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Titus Andronicus

Titus Andronicus

  

by William Shakespeare

 Table of Contents

Titus Andronicus Power Quotes

How we cite our quotes: Citations follow this format: (Act.Scene.Line). Line numbers correspond to the Riverside edition.

Quote #10

O, let me teach you how to knit again
This scatter'd corn into one mutual sheaf,
These broken limbs again into one body;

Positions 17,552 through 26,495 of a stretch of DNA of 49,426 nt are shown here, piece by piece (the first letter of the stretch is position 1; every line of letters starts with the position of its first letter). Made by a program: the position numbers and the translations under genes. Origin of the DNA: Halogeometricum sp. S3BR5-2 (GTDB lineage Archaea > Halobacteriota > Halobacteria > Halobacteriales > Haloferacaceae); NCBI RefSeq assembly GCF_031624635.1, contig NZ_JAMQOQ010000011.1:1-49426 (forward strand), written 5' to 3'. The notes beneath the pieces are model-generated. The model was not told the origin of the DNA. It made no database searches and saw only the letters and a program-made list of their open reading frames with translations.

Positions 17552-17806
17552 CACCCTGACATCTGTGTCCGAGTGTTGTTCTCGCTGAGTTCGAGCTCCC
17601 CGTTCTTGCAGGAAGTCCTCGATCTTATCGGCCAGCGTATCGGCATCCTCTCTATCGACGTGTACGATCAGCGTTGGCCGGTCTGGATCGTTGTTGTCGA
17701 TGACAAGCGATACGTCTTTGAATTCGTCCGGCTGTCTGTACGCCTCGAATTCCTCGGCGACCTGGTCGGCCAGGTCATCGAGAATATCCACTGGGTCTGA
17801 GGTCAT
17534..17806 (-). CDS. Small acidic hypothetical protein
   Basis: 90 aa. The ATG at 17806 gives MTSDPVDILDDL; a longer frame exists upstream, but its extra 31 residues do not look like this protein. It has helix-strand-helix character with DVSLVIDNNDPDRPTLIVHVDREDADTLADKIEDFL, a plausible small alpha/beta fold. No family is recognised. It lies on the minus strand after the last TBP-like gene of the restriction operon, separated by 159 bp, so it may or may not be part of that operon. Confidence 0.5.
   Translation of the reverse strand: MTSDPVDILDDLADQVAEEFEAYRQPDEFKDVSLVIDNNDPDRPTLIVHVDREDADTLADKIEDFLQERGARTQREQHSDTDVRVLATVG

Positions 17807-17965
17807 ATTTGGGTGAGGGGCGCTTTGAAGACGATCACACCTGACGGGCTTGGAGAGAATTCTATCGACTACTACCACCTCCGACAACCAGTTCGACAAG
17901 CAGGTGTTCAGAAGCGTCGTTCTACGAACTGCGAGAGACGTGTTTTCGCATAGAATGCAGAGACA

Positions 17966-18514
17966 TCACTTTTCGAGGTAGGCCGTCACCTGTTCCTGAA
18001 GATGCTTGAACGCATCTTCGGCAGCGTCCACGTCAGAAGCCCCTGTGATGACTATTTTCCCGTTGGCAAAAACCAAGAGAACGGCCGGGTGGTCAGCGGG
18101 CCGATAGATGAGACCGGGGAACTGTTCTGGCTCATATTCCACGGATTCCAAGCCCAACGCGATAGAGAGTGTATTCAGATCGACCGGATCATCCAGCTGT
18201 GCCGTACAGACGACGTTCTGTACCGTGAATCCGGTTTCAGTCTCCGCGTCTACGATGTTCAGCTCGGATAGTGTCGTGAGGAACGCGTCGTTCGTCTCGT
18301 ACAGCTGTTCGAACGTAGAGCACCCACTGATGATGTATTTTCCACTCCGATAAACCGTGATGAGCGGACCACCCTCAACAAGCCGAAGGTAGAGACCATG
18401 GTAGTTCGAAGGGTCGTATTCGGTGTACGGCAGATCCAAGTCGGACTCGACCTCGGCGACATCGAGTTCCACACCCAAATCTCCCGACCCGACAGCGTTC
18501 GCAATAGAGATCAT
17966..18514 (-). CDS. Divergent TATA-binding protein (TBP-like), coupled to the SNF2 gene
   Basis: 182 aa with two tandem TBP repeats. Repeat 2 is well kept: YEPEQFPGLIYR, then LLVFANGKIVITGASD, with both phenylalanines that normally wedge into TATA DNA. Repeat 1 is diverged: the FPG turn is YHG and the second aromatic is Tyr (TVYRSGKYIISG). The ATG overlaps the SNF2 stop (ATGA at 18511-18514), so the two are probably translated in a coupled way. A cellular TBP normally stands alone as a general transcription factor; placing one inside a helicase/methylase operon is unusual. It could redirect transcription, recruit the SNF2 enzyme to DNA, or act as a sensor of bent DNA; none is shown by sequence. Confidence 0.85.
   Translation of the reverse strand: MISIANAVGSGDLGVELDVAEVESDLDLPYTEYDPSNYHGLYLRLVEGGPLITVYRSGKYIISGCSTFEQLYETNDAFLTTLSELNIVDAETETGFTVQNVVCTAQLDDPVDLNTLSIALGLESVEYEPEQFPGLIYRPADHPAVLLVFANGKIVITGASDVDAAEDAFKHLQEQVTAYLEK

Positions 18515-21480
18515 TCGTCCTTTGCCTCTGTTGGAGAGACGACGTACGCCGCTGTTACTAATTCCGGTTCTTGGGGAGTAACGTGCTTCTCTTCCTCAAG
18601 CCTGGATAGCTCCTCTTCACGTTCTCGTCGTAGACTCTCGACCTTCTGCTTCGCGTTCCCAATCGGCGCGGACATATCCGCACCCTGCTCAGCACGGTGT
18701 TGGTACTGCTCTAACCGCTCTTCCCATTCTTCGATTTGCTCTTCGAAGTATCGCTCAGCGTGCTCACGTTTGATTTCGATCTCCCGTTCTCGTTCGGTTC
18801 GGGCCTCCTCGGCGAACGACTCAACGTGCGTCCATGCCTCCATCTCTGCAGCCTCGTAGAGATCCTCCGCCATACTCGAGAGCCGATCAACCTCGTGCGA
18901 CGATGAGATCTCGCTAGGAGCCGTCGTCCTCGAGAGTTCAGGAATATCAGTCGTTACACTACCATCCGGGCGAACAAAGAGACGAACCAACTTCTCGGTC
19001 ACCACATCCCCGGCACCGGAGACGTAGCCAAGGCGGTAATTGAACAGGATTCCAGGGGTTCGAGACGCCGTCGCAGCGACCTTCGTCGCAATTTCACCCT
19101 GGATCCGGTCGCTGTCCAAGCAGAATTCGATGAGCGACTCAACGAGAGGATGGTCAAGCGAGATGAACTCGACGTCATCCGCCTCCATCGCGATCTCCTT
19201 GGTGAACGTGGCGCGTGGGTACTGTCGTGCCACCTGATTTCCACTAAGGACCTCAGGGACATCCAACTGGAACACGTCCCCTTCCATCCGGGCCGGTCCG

Lest Rome herself be bane unto herself,
And she whom mighty kingdoms court'sy to,
Like a forlorn and desperate castaway,
Do shameful execution on herself. (5.3.2)

After Rome has been nearly destroyed by Titus's blood feud with Tamora, Marcus calls for unity. What's interesting is that Marcus uses the same body politic metaphor we saw in the play's first scene (see above). Here Marcus says he'd like to see Rome's "broken limbs" united again in "one body" under a new leader. When Lucius is named emperor in the moments that follow, he picks up on Marcus's metaphor and promises to "heal" Rome's injuries.


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